If politics is about empowerment, Pakistani women despite many barriers continue to create surprising history. Brave and bold women leaders, including Fatima Jinnah, Nusrat Bhutto, Benazir Bhutto and Kulsoom Nawaz, put historic resistance against dictators. Amongst them Benazir Bhutto became the first democratically-elected prime minister of Pakistan and the first to lead a country in the Islamic world.
While these iconic women had to author their own chapters of history in relentless struggle, the overall political landscape tells a tougher tale. If we make only the Election 2018 a reference point for analysis it was pleasant to see a poster of Raza Rabbani Khar, MNA from NA 183, who proudly put a picture of his illustrious sister, Hina Rabbani Khar, on his election poster. This is a significant departure as many women candidates in Pakistani polity had to print the pictures of their father, brother or husband.
The Election 2018 were unique in the sense that for the first time the Election Act, 2017 made it mandatory for the political parties to award five per cent tickets to women candidates. Majority of the political parties adhered to it. The non-complying were issued ‘show cause’ notices. Similarly, it was made clear that if the women vote in any constituency will be less than 10 per cent of the overall polled votes, then the election in that constituency will be declared null and void.
We saw for first time by-elections happening in a provincial assembly constituency in Khyber Pakhtunkhwa. These are significant steps. These provisions of the law were enforced for the first time and out of the four permanent provincial members of the Election Commission of Pakistan one from Khyber Pakhtunkhwa was woman who played an instrumental role in the changing culture of otherwise male-dominated election body.
Out of 192 countries in the world, according to Global population statistics, there are 81 countries in which women are in majority and in 36 countries women are in minority that is men are in majority and in 75 countries both men and women are in equal number. The global average of women population is 49.55 per cent.
According to the Census 2017 in Pakistan women population is 48.76 per cent, which is 0.79 per cent less than the global women population that is almost close to an overall global average.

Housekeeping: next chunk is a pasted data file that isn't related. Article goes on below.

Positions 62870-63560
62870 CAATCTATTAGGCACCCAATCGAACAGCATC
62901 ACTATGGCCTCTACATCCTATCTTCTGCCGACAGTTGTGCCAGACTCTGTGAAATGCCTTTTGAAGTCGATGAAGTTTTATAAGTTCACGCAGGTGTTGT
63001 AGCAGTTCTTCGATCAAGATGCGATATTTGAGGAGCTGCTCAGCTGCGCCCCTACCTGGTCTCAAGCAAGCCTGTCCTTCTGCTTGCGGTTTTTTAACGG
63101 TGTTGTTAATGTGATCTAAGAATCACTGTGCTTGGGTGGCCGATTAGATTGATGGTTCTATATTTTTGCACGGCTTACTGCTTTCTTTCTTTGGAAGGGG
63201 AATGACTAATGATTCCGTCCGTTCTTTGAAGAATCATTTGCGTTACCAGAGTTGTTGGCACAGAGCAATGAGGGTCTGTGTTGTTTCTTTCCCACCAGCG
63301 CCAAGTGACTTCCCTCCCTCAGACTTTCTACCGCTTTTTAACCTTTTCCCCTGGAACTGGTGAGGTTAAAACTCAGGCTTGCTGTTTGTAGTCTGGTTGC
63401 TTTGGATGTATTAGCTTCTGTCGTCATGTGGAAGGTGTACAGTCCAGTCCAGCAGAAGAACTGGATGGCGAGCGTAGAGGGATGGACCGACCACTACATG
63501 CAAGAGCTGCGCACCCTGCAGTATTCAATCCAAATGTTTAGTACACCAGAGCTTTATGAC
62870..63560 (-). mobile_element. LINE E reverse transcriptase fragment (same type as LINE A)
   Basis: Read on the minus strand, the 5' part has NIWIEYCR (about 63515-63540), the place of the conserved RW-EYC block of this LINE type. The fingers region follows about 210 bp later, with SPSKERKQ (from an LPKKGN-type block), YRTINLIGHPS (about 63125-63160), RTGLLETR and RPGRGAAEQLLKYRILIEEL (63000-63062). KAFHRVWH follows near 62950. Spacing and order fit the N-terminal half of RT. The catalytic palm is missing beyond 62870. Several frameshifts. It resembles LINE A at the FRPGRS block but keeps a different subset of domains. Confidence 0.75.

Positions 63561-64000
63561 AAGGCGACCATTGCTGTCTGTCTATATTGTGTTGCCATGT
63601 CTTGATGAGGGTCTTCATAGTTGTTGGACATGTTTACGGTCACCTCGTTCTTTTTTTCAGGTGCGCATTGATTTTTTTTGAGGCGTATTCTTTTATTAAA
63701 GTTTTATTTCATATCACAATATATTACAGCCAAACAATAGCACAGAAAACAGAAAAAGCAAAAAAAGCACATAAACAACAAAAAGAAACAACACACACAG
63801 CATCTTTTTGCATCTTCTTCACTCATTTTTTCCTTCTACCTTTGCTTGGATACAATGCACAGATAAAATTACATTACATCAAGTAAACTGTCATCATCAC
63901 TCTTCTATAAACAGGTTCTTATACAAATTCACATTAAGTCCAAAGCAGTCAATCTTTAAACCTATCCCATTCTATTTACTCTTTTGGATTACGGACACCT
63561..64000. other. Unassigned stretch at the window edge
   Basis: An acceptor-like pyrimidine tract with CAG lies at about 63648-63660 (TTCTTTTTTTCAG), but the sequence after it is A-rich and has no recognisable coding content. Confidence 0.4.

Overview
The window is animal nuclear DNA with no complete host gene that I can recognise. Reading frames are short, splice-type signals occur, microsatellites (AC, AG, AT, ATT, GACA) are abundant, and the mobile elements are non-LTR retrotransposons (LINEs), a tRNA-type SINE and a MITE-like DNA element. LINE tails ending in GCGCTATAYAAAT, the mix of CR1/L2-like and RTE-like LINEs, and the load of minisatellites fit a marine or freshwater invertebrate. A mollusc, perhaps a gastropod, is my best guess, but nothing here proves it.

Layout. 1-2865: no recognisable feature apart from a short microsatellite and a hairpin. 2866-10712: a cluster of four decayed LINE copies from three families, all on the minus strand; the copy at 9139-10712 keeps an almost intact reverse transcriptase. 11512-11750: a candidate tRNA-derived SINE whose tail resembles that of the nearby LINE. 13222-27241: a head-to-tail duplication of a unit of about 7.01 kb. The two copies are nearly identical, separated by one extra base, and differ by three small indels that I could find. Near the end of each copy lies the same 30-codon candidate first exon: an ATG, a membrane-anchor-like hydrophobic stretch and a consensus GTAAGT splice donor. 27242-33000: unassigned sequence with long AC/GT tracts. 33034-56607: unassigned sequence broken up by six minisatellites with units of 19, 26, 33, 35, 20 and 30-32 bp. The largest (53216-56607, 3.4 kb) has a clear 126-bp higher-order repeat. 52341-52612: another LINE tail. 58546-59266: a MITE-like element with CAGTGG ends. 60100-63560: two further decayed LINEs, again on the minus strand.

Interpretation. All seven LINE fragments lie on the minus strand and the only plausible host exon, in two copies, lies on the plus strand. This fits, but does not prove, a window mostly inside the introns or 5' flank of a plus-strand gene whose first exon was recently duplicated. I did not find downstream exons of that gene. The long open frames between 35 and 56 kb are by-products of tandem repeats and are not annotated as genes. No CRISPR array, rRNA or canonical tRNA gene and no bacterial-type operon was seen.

However, in political arena the statistics tell a different story. According to Election Commission of Pakistan in 2018 the total number of registered voters was 105 million with male voters being 59.2 million, which is 55.74 per cent and female voters being 46.7 million that is 46.72 per cent. There was a gap of 9 per cent between male and female voters. However, out of total 53.1 million votes cast 33.0 million male and 21.8 million female cast votes.
Another interesting comparison will be the gender gap between rural urban populations. As per census 2017 the overall male population is 51.23 per cent and female is 48.76 per cent. But in urban areas male population is 52 per cent whereas urban female population is 48 per cent creating a gender gap of 4 per cent. Similarly, the male rural population is 51 per cent and female rural population is 49 per cent with a gender gap of 2 per cent. This means the gender gap in urban areas is more than the gender gap in rural areas.
Interestingly, the highest women voter turnout both nationally and provincially was in rural and semi-urban constituencies. And all the eight women who won direct constituencies hail from rural sociology. The unique one is the first women speaker of the National Assembly of Pakistan, Dr Fehmida Mirza, who has won her constituency in Badin (Sindh) for the fifth consecutive term since 1997. The other lucky women members of the National Assembly include Dr. Nafeesa Shah (Khairpur), Shamsunnisa (Thatta), Shazia Marri (Sangar), Zubaida Jalal (Turbat), Zertaj Gul (Dera Ghazi Khan), Mehnaz Akber (Shakargarh), and Ghulam Bibi (Jhang). Can we draw an inference that rural sociology is more accommodative politically for women?
The less told story of the Senate elections in March 2018 is equally impressive. We had the first woman leader of opposition — Senator Sherry Rehman. It was a short-lived situation and now she is the parliamentary leader of her party. Similarly, a woman from minorities Karishna Kohli was elected on a women seat and another woman Engineer Rukhsana Zubairi was elected on a technocrat seat.
According to the data collected by the Inter Parliamentary Union, the global parliamentary population is 46,083. Out of this 11,037 or 24 per cent are women. In Pakistan, although we have 60 reserved seats for women in the National Assembly of Pakistan, we have 69 women members. Eight are directly elected and one woman claimed equality on seats reserved for religious minorities. Women presence becomes 20.17 per cent in the 342-member house. Similarly, in the Senate of Pakistan we have 17 seats reserved for women but currently there are 20 (19.23 per cent) women in the 104-member house. These figures are impressive and improving.